2. “The EU is Babylon” David Hathaway2 is not the only Christian author to draw eschatological parallels between Babylon and the EU but he is probably the best known. It was clear to me that some Christians have incorporated his ideas into their thinking.



Several people I spoke to were convinced that the European Parliament Building in Strasbourghad been constructed according to the exact design of the Tower of Babel. Whereas the “We are a Christian Country” narrative emphasises Britain’s unique identity this parallel narrative draws on prophecies of Daniel and Revelation to portray the EU as a demonic “other”, a revived Roman empire that will pave the way for the Antichrist.



3. “The nation-state is a God-given institution”. A third narrative was put forward by others who observed that the Bible is supportive of nations but critical of centralised power. Michael Schluter3 argues this point in his writings: “In both Old and New Testaments, people are differentiated by culture, language and national identity; this is seen positively as God’s will, and thus we should not discard it lightly”. At the same time, the dangers of concentrating political and economic power in the hands of a king or controlling elite are made repeatedly in the Old Testament. This narrative argues that the EU fails on both counts, in that it wrests sovereignty from the nation-state and centralises power in Brussels.



 



CONTROLLING NARRATIVES



Evidently not all British Christians support these narratives nor were they the main reasons why the general British populace voted Leave. However my impression was that they were operating as controlling narratives for some Christians. What do I mean by that? Firstly, a controlling narrative is a dominant narrative, one which in some sense trumps all other considerations.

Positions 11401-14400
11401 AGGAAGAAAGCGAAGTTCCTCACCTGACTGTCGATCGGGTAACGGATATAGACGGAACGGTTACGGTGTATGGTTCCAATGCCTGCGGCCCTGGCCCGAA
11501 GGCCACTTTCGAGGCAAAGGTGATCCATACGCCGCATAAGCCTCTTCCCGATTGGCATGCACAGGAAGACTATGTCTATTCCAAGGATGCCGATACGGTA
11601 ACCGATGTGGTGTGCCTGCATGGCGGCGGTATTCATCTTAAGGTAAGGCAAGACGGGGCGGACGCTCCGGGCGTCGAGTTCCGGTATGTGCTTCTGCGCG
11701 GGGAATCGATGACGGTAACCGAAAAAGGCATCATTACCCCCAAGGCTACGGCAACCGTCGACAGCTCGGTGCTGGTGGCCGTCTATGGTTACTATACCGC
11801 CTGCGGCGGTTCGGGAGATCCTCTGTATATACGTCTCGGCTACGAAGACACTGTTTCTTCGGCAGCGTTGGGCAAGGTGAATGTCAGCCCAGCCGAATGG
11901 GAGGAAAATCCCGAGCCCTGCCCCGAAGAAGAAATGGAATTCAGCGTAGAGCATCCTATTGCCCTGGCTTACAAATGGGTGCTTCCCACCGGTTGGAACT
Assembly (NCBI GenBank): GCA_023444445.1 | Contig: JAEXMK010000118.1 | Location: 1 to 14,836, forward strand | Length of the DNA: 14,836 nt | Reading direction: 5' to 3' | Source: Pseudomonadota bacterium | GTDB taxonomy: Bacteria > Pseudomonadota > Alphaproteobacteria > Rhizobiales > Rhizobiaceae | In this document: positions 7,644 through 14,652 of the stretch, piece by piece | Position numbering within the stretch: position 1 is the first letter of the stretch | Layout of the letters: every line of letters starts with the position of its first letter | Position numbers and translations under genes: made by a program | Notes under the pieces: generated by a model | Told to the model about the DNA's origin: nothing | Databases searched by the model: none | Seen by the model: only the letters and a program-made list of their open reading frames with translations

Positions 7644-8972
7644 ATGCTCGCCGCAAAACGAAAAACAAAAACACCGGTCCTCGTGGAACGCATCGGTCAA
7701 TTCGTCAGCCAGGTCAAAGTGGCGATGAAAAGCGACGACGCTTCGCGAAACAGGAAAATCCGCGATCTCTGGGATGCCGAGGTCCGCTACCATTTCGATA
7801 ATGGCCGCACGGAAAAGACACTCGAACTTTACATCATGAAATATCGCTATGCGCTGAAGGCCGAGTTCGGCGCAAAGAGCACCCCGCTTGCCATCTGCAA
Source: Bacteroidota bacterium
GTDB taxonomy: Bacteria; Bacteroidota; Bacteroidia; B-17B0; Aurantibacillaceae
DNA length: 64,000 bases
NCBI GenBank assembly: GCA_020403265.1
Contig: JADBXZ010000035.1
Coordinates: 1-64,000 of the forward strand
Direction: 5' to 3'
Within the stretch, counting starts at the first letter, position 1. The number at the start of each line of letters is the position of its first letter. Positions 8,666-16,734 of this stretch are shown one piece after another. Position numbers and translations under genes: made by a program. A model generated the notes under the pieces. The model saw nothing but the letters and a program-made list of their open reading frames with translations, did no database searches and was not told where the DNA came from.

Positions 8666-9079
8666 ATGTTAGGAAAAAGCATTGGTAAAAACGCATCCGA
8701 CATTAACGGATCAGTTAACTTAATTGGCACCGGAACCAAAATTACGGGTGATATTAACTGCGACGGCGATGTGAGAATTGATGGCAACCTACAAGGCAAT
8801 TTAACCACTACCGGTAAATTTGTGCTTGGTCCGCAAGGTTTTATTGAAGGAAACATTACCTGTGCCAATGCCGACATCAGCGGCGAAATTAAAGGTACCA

And secondly, it is a narrative that controls the other stories that we tell, frequently distorting our perspectives so that all other stories fit our controlling narrative, even to the extent of affecting our perspectives on mission in Europe. Let’s take each of the narratives in turn. I am not going to critique them per se but rather consider how when they operate as controlling narratives they distort our perspective.



1. “We are a Christian Country”. Evidently this Anglocentric view of history downplays the impact that Christianity, the Bible and the Reformation has had on the rest of Europe. Yet perhaps more significantly it ignores the reality of secularisation.